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High Speed Video Imaging


High Speed Video Imaging” is a phrase used for the technique in which a high speed camera is used to record fast moving objects. The vary camera records the action in the form of different images which are being stored temporarily at a destination on your storage medium. After the recording is finished you can rewind the whole recording in a slow motion. The best example of such video imaging is “Action Replay” on television during a soccer or cricket match.AOS technologies company Defines some of the best Quality and the Technology that were derived for The Camera ,so have a Look to it.



While the technique was in its early days, film was used as a recording point or storage base but today CCD (Charge Coupled Device) or CMOS (Complementary metal–oxide–semiconductor) are used as recording point and quite amazingly they serve as active pixel sensor.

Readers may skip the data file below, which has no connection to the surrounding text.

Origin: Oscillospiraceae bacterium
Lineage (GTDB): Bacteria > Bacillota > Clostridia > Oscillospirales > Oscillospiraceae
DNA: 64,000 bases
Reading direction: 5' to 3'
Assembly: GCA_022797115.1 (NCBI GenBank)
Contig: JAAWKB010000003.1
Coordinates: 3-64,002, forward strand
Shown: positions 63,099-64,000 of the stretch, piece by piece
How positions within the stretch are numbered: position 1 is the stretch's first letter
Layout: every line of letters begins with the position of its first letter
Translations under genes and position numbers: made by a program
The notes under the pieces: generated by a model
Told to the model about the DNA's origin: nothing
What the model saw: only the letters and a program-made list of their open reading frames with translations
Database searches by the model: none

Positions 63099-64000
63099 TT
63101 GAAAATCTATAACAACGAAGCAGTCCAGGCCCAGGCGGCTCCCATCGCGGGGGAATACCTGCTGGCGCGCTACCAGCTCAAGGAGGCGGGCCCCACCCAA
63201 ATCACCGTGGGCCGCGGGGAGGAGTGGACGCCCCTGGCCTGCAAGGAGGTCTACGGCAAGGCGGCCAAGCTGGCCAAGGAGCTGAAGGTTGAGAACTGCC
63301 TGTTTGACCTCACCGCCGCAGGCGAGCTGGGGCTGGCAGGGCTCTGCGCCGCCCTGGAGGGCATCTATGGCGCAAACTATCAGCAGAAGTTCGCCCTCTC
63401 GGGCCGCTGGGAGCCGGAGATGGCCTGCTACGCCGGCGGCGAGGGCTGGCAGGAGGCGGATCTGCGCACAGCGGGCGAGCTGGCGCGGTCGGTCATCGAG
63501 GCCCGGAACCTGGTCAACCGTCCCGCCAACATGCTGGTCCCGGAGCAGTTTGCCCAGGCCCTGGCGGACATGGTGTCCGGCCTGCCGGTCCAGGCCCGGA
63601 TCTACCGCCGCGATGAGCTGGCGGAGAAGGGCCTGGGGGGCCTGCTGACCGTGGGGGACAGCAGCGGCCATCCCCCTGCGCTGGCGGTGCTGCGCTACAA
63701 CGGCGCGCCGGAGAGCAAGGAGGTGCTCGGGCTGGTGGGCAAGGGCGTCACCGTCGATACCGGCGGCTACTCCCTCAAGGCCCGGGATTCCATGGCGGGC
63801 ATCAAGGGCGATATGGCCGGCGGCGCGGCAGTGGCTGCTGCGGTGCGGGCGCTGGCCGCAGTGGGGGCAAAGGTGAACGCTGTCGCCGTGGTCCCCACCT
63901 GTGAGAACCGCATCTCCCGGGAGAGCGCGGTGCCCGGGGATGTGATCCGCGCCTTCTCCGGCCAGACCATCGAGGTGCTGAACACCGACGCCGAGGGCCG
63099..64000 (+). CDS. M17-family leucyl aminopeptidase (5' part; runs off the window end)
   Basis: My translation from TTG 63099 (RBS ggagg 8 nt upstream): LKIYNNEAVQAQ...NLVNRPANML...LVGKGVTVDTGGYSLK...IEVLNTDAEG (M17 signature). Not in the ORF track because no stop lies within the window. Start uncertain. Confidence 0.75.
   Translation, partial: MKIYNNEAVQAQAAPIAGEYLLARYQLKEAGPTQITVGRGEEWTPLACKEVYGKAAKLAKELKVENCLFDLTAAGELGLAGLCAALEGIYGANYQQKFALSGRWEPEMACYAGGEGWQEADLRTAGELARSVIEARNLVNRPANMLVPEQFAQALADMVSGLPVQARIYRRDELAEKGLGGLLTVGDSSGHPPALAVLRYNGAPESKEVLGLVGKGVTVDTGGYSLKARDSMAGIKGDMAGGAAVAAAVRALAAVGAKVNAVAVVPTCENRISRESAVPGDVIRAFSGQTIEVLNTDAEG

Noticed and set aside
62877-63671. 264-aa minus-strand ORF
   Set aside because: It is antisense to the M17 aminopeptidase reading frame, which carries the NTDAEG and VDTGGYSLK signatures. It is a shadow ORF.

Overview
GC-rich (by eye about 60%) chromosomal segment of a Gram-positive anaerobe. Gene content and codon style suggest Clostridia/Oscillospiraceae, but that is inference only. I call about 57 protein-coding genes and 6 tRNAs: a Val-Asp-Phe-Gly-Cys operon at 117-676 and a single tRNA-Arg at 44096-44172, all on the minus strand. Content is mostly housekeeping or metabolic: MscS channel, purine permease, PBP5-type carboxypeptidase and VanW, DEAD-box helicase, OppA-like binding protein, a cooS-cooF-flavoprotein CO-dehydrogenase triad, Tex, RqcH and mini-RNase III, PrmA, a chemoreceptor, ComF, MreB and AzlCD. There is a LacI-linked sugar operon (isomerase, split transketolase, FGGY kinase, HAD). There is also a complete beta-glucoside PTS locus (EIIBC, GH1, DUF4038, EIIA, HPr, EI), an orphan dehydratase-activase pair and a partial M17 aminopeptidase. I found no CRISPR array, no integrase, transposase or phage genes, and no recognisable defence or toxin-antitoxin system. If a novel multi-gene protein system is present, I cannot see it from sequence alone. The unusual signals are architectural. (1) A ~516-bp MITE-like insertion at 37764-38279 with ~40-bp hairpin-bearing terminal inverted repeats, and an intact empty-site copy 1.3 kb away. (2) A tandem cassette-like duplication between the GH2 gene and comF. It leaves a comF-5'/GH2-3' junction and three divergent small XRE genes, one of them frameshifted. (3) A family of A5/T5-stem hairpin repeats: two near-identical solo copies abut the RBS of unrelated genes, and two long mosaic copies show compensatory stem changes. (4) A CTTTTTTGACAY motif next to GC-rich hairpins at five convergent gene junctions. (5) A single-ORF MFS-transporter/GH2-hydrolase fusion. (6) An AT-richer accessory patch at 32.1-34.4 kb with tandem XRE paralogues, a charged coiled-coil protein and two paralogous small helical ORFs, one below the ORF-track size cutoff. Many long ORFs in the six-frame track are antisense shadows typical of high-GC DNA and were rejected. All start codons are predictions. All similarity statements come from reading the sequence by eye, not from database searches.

What is CCD and CSOM?

CCD is a device for the movement of electrical charge, usually from within the device to an area where the charge can be worked upon. The CCD occupied a major place in the technology of digital imaging. Here pixels are represented by p-doped MOS capacitors. These capacitors are biased above the threshold for inversion when image acquisition begins. This scientific trick enables the conversion of incoming photons into electron charges at the semiconductor-oxide interface. These converted charges are interpreted by CCDs. CCD image sensors are widely used in the High Speed Video Imaging where high quality data are required.  CMOS (Complementary metal–oxide–semiconductor) can be used when a compromised image quality is not an issue.


Capacity of High Speed Camera:

When we watch a movie it is usually recorded at 24 frames/second but today’s most efficient High Speed camera can record 2,00,000 frames/second. The consumer oriented high speed camera can record 1000 frames/ second quite easily. These camera record these images and save them into DRAM. The terminology can be used as an abbreviation of Dynamic random-access memory. DRAM is a type of random-access memory that stores each bit of data in a separate capacitor within an integrated circuit. The capacitor can be either charged or discharged; these two states are taken to represent the two values of a bit, conventionally called binary or 0 and 1.